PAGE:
A to C Challenge April 2013
Along with direct sowing Dill seed ever so neatly in rows in my small herb garden, I am also going to sow a few seeds in a clay pot or two and call it container gardening. Using peat pots would be even better because they can be put into the ground without disturbing the plant. Dill does not transplant well. It is recommended (by experts) that the seeds be sown where ever the plants are expected to grow.
Planting in containers is one way of growing dill. Another way is to broadcast the seeds by tossing the seeds high in the air and let them fall where ever they like. Hopefully, they will sprout and grow into tall feathery green plants with full heads of yellow flowers.
The dill is a native to southern Russian, western Africa, the Mediterranean region, and Margareta's garden.
I love cooking new potatoes, the first of the season, with a hefty handful of dill sprigs. The kitchen smells heavenly with its aroma. I also use a generous amount of fresh dill when I boil shrimp from a small fishing village of Mayport, Florida.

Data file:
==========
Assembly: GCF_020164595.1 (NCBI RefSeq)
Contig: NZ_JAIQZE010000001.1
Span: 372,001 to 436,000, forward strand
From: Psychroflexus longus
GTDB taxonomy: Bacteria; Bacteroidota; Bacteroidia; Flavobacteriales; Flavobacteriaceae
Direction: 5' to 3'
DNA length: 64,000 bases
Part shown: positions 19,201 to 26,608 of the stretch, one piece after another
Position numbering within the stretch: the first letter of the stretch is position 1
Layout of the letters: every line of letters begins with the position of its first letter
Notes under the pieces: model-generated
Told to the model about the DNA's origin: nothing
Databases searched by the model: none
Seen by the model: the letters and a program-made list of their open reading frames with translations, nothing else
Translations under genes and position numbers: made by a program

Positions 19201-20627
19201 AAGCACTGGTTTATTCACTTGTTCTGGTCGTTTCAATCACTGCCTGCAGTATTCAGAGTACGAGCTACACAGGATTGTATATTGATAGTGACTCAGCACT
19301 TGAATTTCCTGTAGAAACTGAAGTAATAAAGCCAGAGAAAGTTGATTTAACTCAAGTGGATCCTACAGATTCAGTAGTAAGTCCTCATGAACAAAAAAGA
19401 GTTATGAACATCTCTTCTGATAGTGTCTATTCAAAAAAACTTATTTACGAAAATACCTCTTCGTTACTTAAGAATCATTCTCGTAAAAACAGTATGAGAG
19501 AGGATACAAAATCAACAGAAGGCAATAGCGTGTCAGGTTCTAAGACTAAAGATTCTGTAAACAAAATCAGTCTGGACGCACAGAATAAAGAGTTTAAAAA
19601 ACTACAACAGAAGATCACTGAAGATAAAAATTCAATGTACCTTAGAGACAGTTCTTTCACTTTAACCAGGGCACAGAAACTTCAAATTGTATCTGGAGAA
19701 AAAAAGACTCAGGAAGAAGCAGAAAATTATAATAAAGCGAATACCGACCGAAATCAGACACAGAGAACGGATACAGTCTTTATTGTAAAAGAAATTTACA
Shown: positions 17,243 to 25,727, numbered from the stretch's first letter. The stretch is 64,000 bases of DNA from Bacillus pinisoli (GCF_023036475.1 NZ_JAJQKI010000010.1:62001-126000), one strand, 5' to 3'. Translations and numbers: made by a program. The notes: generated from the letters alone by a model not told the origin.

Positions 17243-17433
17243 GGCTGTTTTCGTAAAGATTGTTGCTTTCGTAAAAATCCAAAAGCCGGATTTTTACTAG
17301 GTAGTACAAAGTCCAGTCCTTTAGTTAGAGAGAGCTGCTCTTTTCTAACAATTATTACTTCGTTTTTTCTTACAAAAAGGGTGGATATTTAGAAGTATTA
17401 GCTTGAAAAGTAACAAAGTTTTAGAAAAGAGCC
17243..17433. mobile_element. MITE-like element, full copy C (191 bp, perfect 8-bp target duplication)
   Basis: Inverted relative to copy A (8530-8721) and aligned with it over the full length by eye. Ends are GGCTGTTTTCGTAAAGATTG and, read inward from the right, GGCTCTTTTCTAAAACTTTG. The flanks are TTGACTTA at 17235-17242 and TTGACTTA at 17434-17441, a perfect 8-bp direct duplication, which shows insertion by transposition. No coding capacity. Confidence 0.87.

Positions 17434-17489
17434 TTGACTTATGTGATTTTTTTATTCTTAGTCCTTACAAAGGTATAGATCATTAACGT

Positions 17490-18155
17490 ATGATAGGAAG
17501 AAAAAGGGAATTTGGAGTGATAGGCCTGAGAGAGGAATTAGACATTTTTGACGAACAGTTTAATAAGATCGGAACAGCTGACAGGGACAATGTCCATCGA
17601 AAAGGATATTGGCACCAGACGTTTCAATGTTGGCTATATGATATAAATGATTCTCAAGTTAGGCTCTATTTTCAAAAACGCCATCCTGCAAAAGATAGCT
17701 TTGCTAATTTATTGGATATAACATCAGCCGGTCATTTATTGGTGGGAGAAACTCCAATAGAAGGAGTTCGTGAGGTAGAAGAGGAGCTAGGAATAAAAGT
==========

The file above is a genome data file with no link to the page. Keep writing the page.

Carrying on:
The dill will not grow well after midsummer, I've been told. Therefore, I plan to dry the dill for use throughout the year. Oh, am I an optimistic gardener, or what? I usually cut the seed heads with some stalks, tie them up loosely, put them in a brown paper bags with air holes, and hang them up to dry. The seeds will eventually drop to the bottom of the bag.
Sometimes, I spread the dill out on a cookie sheet to air dry. To speed up the process, I put the sheet with the dill into a warm oven. This works well after the oven have been used and has cooled down.
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